About 50 victims of trafficking in persons for the purpose of organ removal were detected during the period considered in Europe and Central Asia; 38 of them in Eastern Europe and Central Asia. About 80 per cent of these victims were males.

Trafficking flows

Most of the victims who are detected in countries in Eastern Europe and Central Asia originate from that subregion, regardless of whether they are victims of domestic trafficking or cross-border trafficking within the subre-gion. In other words, there are very few foreigners from outside Eastern Europe and Central Asia trafficked into the subregion for exploitation there.

Moreover, nearly all - 99 per cent - of the victims detected in this subregion are either domestically trafficked or trafficked from neighboring countries within the subregion.

MAP 12: Destinations of trafficking victims from Eastern Europe and Central Asia, as a proportion of the total number of victims detected at destination, 2010-2012


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Source: UNODC.

From an origin perspective, victims from Eastern Europe and Central Asia have been detected in or repatriated from a large number of countries, especially in Western and Central Europe. Victims from this subregion have also been significantly detected in the Middle East and in East Asia. While detections of these citizens are decreasing, at least in Western and Central Europe, North America and the Middle East, displacement of these trafficking flows to other regions or intra-regionally cannot be excluded.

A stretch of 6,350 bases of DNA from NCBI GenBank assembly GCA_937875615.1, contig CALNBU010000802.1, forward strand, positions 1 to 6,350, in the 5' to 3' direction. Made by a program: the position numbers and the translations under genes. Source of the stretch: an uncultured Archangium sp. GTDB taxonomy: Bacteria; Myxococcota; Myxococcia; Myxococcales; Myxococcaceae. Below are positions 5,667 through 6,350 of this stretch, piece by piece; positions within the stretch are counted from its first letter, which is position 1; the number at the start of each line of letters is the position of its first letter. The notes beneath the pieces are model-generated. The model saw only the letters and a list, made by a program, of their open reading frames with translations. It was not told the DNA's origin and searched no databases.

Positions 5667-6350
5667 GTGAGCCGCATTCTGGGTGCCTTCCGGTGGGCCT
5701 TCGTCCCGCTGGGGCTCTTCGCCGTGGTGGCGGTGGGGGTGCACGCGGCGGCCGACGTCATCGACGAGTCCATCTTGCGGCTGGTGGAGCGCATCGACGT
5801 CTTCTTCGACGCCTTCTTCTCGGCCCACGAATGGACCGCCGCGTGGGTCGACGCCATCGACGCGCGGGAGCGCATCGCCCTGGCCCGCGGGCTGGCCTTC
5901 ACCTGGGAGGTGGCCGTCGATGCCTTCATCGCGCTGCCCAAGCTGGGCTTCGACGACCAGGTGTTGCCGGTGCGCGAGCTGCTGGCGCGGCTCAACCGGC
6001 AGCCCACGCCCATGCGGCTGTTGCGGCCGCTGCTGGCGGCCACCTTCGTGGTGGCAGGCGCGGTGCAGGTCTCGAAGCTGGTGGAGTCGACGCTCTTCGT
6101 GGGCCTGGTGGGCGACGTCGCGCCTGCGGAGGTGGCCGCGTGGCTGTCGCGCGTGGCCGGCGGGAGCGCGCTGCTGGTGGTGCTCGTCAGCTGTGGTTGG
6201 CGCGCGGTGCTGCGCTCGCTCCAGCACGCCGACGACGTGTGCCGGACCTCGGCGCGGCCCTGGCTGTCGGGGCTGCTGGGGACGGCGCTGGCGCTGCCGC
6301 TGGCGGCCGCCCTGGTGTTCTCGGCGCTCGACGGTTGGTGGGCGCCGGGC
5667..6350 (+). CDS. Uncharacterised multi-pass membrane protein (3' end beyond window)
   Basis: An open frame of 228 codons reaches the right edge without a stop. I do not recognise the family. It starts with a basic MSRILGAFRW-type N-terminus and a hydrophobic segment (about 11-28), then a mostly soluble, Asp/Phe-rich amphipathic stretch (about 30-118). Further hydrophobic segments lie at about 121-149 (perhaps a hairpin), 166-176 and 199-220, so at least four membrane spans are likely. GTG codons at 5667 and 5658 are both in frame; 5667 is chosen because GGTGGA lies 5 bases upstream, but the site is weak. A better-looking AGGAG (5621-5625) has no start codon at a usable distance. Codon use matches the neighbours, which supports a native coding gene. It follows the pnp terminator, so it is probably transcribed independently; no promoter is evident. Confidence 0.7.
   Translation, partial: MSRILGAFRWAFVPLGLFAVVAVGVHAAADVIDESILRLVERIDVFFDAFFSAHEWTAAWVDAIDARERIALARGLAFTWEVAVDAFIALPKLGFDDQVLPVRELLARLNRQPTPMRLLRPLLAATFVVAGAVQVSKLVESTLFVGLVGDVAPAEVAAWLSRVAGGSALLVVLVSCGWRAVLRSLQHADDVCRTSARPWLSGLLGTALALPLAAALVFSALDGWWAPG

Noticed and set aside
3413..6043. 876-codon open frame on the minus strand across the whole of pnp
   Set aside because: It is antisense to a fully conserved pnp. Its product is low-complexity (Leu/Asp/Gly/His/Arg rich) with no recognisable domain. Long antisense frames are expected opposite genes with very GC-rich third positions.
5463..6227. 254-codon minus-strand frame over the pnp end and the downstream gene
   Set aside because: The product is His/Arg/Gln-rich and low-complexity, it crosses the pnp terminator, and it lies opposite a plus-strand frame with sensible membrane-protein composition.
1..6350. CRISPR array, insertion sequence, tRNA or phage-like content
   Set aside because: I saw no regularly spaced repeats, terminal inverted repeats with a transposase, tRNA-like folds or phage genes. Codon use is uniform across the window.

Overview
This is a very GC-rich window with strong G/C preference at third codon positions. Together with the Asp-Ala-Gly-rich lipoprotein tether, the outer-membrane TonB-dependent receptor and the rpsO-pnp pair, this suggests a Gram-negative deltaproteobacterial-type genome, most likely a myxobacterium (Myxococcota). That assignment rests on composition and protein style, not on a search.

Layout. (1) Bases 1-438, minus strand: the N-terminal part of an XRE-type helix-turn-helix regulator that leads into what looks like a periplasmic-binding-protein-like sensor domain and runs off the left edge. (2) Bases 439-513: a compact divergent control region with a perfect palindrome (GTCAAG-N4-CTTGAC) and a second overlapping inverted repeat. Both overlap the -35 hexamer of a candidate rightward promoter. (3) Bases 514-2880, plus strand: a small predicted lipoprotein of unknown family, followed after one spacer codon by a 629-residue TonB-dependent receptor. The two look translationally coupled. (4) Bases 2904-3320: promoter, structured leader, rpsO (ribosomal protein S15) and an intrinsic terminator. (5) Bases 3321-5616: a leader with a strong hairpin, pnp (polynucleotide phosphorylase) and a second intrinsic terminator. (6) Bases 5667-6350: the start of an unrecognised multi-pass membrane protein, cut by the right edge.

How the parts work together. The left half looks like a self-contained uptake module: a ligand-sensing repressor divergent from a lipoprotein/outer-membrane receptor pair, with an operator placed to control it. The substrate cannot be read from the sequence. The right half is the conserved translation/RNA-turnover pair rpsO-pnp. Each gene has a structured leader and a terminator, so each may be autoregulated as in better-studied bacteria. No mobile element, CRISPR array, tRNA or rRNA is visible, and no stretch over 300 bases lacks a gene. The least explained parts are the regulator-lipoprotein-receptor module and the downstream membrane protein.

Response to trafficking in persons

All countries in Eastern Europe and Central Asia now have legislation in line with the UN Trafficking in Persons Protocol. Similar to Western and Central Europe, the year 2003 marked the moment when a wave of new legislation started to be introduced.

Among these countries, the Central Asian ones needed most time to have legislation fully in line with the international standards of the Trafficking in Persons Protocol.

FIG. 46: Historical evolution of the legislation in Eastern Europe and Central Asia, 2003-2012

Source: UNODC elaboration on national data.

The number of persons convicted per 100,000 population in Europe and Central Asia is high in comparison to the rest of the world, and the average rates in Eastern Europe are somewhat higher than in Western Europe. However, the highest rates of convictions per population in Europe, and in the world, are registered in the Balkans, with a peak of 2 convictions per 100,000 population.

Most of the countries in Eastern Europe and Central Asia reported having between 10 and 50 convictions for trafficking in persons per year. For two countries in this sub-region, however, this information was not available.